Thursday, 21 May 2009

Method A : Using Spring's ActionSupport Class to integrate Struts

Here we are going to use Spring's ActionSupport class to integrate Struts.

Action classes of Struts framework do not get started as Spring framework beans, thus cannot be wired through Dependency Injection

If the Action class wants to access beans of Spring framework, it has to access them manually.

Instead of extending Action class, you can extend Spring's org.springframework.web.struts.ActionSupport Class which provides getWebApplicationContext() method to obtain a Spring context

Action Support provides a reference to the current Spring application context, e.g. for bean lookup or resource loading
- Auto-detects a ContextLoaderPlugIn context, falling back to the root WebApplicationContext.
- For typical usage, i.e. accessing middle tier beans, use a root WebApplicationContext.

Below is how your Struts Action Class look like :


public class FindEmployeeAction extends ActionSupport{ //1
public ActionForward execute(
ActionMapping mapping,
ActionForm form,
HttpServletRequest request,
HttpServletResponse response)
throws IOException, ServletException {

DynaActionForm searchForm = (DynaActionForm) form;
Long id = Long.parseLong(searchForm.get("id").toString());

System.out.println("Inside FindEmployeeAction id = "+id);

ApplicationContext ctx = getWebApplicationContext(); //2
EmployeeI employeeService = (EmployeeI) ctx.getBean("employeeService"); //3

Employee employee = employeeService.findEmployeeById(id);

if (null == employee) {
return mapping.findForward("failure") ;
}

request.setAttribute("emp", employee);
return mapping.findForward("success");
}
}



Let see how the above Action Class is different from Traditional Action Class and how can it provide a reference to the current Spring context.

1. Extend ActionSupport(org.springframework.web.struts.ActionSupport) Class instead Action Class.
2. ApplicationContext refernce is obtained through getWebApplicationContext() method which is there in ActionSupport Class.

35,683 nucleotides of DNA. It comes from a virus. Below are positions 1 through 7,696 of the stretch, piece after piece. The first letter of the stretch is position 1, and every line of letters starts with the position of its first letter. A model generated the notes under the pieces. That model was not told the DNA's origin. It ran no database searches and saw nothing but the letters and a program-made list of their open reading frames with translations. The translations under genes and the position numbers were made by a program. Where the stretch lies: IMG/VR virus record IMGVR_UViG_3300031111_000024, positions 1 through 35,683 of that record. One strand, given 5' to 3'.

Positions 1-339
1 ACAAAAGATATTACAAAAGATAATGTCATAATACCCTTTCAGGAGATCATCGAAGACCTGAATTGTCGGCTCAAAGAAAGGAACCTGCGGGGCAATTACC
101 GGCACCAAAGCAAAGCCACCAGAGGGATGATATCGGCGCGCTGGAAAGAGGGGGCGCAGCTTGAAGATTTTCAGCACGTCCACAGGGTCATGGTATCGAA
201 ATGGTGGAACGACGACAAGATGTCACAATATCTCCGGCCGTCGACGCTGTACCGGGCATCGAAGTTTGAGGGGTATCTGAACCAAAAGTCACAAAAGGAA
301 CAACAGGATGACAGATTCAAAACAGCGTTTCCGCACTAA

3. Look up for Spring bean using the context reference you have obtained.

Have a look at Spring-config file also.


<beans>

<bean id="employee_1" class="struts.spring.employee.beans.Employee">
<property name="id" value="1" />
<property name="name" value="Sneha" />
</bean>

<bean id="employee_2" class="struts.spring.employee.beans.Employee">
<property name="id" value="2" />
<property name="name" value="Prashant" />
</bean>

<bean id="employeeService" class="struts.spring.employee.business.EmployeeImpl">
<property name="employees">
<map>
<entry key="1">
<ref bean="employee_1" />
</entry>
<entry key="2">
<ref bean="employee_2" />
</entry>
</map>
</property>
</bean>


</beans>



Merits :
1. Very Simple and easy to understand.

Demerits:
1. It couples the Struts action to the Spring framework. If you ever decide to replace Spring, you would have to rewrite the code.
2. As the Struts action isn't under Spring's control, it can't reap the benefits of Spring AOP.
3. Useful when using multiple independent Spring contexts, but for the most part it's not as desirable a solution as the other two choices.


Hope it will be useful...

References : http://www.ibm.com/developerworks/java/library/j-sr2.html

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